Year 1

“Our Western dating system–BC (Before Christ) and AD (Anno Domini–Year of Our Lord)–was conceived in the sixth century by a Romanian monk called Dionysius Exiguus, and came into widespread scholarly use after its adoption by the Anglo-Saxon historian the Venerable Bede. Prior to that, European historians dated years according to the Roman consul who held office in a given year.

Working in Rome, Dionysius declared that the current year was 525 AD, based on the birth of Christ taking place in the year 1 (there being not Western concept at the time of zero). Gospel historians later decided that Jesus was actually born a few years earlier, between 6 and 4 BC. Dionysius, it seems, may have wanted to disprove the idea that the end of the world would take place 500 years after the Birth of Jesus. That would have made it 6000 years after the creation, which was believed to have taken place 5500 years before Christ. Dionysius himself estimated, based on cosmological readings, that the end of the world would take place in 2000.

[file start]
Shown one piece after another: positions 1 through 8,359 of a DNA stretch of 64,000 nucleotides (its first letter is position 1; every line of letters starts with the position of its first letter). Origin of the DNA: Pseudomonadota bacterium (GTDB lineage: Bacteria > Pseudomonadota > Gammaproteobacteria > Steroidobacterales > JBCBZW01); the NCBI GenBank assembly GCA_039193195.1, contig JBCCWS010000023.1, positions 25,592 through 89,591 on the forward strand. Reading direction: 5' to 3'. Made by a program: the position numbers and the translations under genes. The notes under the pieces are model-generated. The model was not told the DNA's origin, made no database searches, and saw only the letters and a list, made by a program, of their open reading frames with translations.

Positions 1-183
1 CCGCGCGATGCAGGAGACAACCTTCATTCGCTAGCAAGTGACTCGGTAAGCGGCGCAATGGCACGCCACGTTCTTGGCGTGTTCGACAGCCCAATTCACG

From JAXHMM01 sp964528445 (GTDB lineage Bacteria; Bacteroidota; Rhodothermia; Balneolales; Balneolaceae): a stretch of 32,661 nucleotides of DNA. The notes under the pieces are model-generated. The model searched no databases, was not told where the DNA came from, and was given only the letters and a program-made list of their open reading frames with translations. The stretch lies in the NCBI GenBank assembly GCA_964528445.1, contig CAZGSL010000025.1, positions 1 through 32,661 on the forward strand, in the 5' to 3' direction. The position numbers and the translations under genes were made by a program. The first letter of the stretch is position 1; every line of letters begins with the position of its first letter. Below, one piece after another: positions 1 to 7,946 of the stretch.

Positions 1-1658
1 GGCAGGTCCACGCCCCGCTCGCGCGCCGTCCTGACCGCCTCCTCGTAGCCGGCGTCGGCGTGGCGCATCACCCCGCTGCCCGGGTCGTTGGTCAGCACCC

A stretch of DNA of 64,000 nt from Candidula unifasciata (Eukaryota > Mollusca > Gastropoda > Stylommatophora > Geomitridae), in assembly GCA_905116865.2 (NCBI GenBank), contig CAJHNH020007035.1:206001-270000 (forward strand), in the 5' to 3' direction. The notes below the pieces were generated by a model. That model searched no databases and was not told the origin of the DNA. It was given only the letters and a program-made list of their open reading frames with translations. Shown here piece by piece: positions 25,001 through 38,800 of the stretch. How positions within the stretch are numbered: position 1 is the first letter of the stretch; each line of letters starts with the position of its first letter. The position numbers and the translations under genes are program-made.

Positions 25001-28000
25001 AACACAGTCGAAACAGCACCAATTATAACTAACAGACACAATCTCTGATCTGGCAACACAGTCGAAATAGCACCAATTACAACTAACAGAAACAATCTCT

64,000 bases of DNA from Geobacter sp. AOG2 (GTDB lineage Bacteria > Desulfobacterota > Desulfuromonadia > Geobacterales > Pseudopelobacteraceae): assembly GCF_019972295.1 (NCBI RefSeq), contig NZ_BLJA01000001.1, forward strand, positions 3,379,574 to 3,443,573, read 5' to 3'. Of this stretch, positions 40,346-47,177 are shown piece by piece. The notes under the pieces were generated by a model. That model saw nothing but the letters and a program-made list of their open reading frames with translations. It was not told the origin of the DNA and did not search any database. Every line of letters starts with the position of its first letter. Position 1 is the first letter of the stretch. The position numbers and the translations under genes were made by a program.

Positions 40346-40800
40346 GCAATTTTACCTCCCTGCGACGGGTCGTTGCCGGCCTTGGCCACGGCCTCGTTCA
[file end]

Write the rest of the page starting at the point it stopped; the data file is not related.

The CE/BCE (Common Era) designations, increasingly used to secularize history, are widely regarded as modern, politically correct innovations but were in fact introduced by Jewish historians in the mid-nineteenth century. But for those who might want an alternative, there are plenty of other dating systems. The Jews start their calendar in 3761 BC; the Mayans, in 3114 BC; the Chinese, with the start of the Yellow Emperor’s reign in 2696 BC; the Japanese in 680 BC; the Muslims, with the emigration of the Prophet Muhammad to Medina from Mecca in 622 AD; the Copts, with the Year of the Martyrs in 284 AD, while the Ethiopian Church starts the clock back in 5493 BC.”

Excerpted from: Rogerson, Barnaby. Rogerson’s Book of Numbers: The Culture of Numbers–from 1,001 Nights to the Seven Wonders of the World. New York: Picador, 2013.

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